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>From Thu Jul 29 01:58:27 1999
>From: Dave Bollinger <>

>It seems
>then, if I'm on the right track now, that one of the neat "tricks" with
>upvalues is using a function to return a newly created function which uses
>upvalues - and since it's newly created, the upvalues are "current".  So
>each time you call the "creator" function it could return a different
>function based on the current value of the thing referenced by the upvalue.

Something like this:

 function add(a) retunr function (x) return x+%a end end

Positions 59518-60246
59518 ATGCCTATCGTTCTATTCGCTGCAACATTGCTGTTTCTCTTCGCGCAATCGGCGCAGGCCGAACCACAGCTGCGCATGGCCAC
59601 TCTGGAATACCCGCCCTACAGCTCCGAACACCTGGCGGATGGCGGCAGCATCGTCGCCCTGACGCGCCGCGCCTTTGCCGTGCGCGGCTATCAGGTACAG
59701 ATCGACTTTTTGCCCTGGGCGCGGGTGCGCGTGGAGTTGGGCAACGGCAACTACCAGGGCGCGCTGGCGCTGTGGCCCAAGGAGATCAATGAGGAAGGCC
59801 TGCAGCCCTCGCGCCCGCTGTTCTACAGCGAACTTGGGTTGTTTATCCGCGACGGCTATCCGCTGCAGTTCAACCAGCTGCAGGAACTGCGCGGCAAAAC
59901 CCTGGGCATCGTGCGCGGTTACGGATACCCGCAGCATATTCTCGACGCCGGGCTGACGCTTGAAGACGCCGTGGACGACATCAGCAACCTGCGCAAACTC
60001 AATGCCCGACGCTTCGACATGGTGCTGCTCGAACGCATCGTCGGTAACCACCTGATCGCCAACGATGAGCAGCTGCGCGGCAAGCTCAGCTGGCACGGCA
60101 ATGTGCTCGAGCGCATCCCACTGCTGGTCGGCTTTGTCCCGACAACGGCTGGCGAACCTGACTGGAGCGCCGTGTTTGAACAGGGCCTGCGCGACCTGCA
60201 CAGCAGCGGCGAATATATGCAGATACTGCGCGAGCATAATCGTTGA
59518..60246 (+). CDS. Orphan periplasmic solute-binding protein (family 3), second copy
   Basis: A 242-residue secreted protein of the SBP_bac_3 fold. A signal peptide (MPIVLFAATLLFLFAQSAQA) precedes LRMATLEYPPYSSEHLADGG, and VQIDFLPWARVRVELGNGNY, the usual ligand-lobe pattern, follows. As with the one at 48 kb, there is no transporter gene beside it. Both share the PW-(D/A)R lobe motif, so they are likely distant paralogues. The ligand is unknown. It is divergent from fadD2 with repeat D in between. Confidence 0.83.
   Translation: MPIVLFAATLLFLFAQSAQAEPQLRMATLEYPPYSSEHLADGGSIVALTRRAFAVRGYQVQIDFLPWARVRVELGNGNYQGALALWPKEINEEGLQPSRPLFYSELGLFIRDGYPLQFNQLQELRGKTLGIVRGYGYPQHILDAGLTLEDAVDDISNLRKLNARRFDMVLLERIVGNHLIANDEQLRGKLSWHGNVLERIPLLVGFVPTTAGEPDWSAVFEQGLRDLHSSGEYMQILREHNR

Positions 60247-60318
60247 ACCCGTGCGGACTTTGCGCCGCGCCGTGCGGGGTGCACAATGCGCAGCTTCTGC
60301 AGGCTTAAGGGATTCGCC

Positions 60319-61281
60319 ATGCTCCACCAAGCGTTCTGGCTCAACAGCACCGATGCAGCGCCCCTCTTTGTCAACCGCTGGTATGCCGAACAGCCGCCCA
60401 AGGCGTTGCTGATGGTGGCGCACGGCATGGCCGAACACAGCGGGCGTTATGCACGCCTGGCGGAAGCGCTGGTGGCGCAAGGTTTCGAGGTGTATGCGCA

this prints (10+1)+(30+20)

>   I need to revisit the factorial.lua test code.  I remember going around
>in circles trying to figure that one out!  <grin>  Is this type of "trick"
>what you were intending to demonstrate there?

factorial.lua shows that the standard "functional programming" Y function
is definable in lua. It *is* pretty hard to understand.
I guess there should be a better example in the test directory that uses